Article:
Characteristics of Success and Undermatching

Hi All

Here is an article that will give you some ideas.  The focus is on an urban setting but I suspect that some of the findings apply to those of us who work with rural first-generation students.  Skim through the first of the article to the list of student success characteristics.  The last characteristic is mutable and within our span of control, announcing college acceptances.  I am thinking that we could also announce who is going on college campus visits, receiving college scholarships, etc.

Later in the article he discusses the transition to a college setting.  I have taught at a large state university and several small liberal arts colleges.  It is important to understand the mission of a college because it will directly impact a student.  At a large research university professors are expected to write grants and bring in money, publish, and work with graduate students.  They may only teach one or two classes and if one is undergraduate it will probably be a large class of 100-500.  The chances of an undergraduate getting to know a professor is low unless they are outstanding and make a huge effort.  At a small liberal arts college or state university the mission may be rigorous undergraduate studies and the faculty know and interact with students.  From an ASPIRE perspective we need to need to know the size of undergraduate classes and if they are taught by tenure track faculty or graduate students and adjuncts.  On a campus visit high school students should ask college students if they know their faculty, how do they interact with them and who are their favorite faculty.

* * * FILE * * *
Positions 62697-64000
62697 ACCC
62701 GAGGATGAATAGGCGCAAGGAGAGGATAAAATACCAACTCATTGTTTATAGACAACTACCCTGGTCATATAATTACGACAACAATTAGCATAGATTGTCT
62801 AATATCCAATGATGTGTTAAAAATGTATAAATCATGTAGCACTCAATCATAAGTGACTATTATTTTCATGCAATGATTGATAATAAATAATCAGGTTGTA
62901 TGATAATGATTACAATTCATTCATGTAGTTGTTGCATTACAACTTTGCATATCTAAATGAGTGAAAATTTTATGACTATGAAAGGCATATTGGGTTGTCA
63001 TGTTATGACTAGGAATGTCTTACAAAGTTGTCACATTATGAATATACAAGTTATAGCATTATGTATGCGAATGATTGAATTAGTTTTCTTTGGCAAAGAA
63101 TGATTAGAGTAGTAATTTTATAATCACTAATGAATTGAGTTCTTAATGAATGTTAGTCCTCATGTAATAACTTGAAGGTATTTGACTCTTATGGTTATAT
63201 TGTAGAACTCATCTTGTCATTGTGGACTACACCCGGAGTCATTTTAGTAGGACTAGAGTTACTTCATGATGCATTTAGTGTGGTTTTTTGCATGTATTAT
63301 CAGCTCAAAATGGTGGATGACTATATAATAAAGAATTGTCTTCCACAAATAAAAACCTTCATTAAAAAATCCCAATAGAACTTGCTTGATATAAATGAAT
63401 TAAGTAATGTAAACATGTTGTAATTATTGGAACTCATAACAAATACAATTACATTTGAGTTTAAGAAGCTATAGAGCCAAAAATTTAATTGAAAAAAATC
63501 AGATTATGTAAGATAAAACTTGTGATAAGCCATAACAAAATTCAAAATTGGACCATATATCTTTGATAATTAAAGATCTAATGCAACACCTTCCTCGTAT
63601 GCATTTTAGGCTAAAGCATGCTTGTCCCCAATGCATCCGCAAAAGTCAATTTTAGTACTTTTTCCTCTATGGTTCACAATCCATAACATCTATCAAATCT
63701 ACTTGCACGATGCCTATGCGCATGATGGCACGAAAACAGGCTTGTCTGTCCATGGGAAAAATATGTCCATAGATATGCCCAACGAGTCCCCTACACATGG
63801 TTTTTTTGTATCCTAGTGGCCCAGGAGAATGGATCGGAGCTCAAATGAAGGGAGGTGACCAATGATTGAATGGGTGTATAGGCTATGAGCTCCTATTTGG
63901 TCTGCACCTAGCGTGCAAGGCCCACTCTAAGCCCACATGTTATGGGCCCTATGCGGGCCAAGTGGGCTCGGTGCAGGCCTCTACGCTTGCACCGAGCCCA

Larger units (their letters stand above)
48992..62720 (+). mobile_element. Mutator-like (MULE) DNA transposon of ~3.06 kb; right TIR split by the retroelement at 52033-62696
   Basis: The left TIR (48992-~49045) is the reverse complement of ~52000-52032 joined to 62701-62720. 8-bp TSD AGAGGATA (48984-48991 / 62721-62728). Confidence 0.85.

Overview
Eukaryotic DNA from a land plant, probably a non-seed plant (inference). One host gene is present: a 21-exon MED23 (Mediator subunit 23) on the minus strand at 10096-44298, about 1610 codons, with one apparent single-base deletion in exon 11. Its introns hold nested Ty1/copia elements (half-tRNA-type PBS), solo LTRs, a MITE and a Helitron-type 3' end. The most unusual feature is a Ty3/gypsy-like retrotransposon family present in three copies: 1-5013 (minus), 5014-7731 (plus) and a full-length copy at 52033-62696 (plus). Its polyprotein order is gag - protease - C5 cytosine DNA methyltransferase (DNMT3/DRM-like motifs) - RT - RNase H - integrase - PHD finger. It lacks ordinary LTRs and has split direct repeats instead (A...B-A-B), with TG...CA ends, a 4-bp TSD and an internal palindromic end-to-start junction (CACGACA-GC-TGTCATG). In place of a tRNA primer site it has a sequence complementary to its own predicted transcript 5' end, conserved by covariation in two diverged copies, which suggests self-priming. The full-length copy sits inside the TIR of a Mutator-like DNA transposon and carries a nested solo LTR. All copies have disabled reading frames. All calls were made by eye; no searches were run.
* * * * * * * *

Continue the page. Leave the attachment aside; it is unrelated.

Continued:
The issue of undermatching is an important issue for ASPIRE Advisors.  What colleges are we discussing with students?  We often work with first-generation students who on the FAFSA have an EFC of 0 so they qualify for a great deal of need-based aid.  If the student has great grades, SAT’s, leadership, and community service they may be a candidate for an elite school.  An elite college with a substantial endowment is often able to meet 100% of the financial need of a desirable student.  As you work with students you may wish to go on Oregon CIS and look at the percentage of financial need met by the college.  Since we are having the fall ASPIRE conference at Reed College you might like to know that the COA is $59,880 and they meet 100% of financial need.  The COA at the U of O is $23,965 so which college graduates, U of O or Reed, would have the least debt?

New study explores qualities that help black and Latino males succeed in high school | Inside Higher Ed

What are your thoughts???

Cheers,  George

George A. Letchworth, Ph.D.

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